Offbeat office culture develops at downtown coworking space
This article first appeared in the St. Louis Beacon, Dec. 31, 2010 - Workers gathered in a wing of the Shell Building downtown earlier this month for a ritual that takes place in offices across the country. This holiday party had some of the familiar elements: the Christmas tree, the menorah, the gift exchange.
Missing, however, was the sappy speech from the company boss and the awkward conversations among coworkers. That's because at this holiday gathering many guests of honor work for themselves or for small companies, and everyone comes into the office voluntarily seeking out small talk about marketing and Web development.
Saint Louis Coworking, the shared office space inside the historic Shell Building, has only been open since early August. But already it has become known for hosting a weekly Friday pancake breakfast for everyone who works inside the building. Now add to that an inaugural holiday party featuring a potluck meal and live music from the landlord's son.
A quirky -- and decidedly social -- office culture is emerging at Saint Louis Coworking, which occupies a 10,000-square-foot room with sweeping downtown views.
"During the day it's pretty quiet," said Rosa Mayer, the space manager. "People are generally working on their own. But then at lunchtime everyone takes a break and eats together. That's when ideas are shared and the networking takes place."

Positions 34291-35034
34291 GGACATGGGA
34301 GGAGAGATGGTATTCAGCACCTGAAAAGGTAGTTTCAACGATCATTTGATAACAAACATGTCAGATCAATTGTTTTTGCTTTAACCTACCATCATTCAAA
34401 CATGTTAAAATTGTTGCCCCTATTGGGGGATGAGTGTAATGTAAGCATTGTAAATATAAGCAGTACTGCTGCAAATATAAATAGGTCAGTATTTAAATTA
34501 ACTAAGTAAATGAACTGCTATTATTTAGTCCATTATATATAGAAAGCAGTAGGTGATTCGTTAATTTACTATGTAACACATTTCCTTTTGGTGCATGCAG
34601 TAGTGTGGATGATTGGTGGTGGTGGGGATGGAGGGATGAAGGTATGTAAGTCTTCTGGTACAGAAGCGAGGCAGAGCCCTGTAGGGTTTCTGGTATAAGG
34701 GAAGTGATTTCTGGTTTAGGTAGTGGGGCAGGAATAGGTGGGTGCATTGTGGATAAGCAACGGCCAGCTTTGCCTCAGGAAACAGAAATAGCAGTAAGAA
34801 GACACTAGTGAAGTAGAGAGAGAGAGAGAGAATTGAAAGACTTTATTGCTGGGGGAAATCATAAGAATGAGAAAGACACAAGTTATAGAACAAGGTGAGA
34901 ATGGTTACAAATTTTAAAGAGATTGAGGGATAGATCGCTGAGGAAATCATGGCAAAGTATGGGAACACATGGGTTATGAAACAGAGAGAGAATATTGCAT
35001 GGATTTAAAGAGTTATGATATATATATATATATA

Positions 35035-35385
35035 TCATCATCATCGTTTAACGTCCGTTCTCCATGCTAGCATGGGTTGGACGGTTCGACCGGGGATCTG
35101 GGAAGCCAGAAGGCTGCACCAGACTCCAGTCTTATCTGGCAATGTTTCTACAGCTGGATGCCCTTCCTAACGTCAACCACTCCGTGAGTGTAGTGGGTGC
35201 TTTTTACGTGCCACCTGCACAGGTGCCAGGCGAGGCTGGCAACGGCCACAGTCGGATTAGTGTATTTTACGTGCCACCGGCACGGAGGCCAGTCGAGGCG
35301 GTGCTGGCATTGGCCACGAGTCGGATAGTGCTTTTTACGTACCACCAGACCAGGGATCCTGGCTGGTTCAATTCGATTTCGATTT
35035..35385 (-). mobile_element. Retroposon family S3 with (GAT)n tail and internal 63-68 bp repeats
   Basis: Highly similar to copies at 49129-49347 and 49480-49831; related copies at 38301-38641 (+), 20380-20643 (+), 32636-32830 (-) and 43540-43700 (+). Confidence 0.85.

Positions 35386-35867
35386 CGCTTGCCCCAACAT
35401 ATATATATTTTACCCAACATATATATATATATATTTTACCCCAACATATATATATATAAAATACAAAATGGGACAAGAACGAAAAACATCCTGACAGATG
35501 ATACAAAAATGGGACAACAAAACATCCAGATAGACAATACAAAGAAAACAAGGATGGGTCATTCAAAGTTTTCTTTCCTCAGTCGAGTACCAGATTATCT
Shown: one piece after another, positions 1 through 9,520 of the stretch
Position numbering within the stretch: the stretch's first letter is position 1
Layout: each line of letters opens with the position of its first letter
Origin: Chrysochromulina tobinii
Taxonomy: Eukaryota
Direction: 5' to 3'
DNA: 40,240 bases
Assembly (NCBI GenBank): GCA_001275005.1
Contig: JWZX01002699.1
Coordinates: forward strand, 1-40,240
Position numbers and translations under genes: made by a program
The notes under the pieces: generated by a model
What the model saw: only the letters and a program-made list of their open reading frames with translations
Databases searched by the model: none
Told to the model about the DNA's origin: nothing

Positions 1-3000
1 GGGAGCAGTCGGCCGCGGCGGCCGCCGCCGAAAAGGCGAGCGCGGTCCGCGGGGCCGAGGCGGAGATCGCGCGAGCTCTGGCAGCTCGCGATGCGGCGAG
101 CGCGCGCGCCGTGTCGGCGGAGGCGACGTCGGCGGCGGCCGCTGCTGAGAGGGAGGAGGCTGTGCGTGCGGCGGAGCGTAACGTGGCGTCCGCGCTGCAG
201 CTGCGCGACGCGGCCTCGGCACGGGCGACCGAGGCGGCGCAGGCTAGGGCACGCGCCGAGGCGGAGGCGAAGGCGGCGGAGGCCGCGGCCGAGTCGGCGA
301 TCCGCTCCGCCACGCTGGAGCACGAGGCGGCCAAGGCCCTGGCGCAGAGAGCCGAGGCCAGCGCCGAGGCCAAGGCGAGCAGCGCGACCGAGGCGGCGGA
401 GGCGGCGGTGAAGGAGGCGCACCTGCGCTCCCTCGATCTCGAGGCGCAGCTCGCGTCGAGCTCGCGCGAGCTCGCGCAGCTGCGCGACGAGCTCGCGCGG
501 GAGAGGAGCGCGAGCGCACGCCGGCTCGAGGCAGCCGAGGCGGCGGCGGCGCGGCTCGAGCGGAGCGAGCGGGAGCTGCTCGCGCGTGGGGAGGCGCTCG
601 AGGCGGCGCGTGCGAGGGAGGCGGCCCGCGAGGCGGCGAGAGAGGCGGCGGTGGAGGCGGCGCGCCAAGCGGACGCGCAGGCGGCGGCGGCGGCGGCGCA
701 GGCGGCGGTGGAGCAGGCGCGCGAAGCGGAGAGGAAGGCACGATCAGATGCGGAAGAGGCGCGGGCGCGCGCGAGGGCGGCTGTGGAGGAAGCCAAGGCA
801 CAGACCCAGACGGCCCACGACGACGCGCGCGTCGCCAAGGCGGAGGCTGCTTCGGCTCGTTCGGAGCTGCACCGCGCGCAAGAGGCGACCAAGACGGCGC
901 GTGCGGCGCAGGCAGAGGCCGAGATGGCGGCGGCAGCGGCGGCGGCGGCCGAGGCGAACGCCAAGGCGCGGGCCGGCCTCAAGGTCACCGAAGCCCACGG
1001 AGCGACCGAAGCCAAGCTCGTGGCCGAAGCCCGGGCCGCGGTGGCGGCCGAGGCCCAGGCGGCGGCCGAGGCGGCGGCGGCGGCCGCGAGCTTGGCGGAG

Computer programmers share tips, entrepreneurs swap ideas, and a lawyer answers questions about employment practices and trademark protection. People gather for lunchtime yoga or kettlebell workouts at the office.
"The lunch hour is awesome," said Shaun Hautly, a regular at Saint Louis Coworking. "That's when we come up with ridiculous things and share ideas about lots of stuff." (As a joke, several lunchtime regulars created a website for their faux business idea that involves suburbanites raising tuna in their bathtubs).
After the workday, a group often sticks around for events hosted on site: blogger conferences, wine tasting and a monthly networking program called New Venture Night (formerly known as Geek Night). At these gatherings, sponsored by local information technology groups, people pitch their high-tech startup ideas and receive feedback from investors and programmers in the crowd.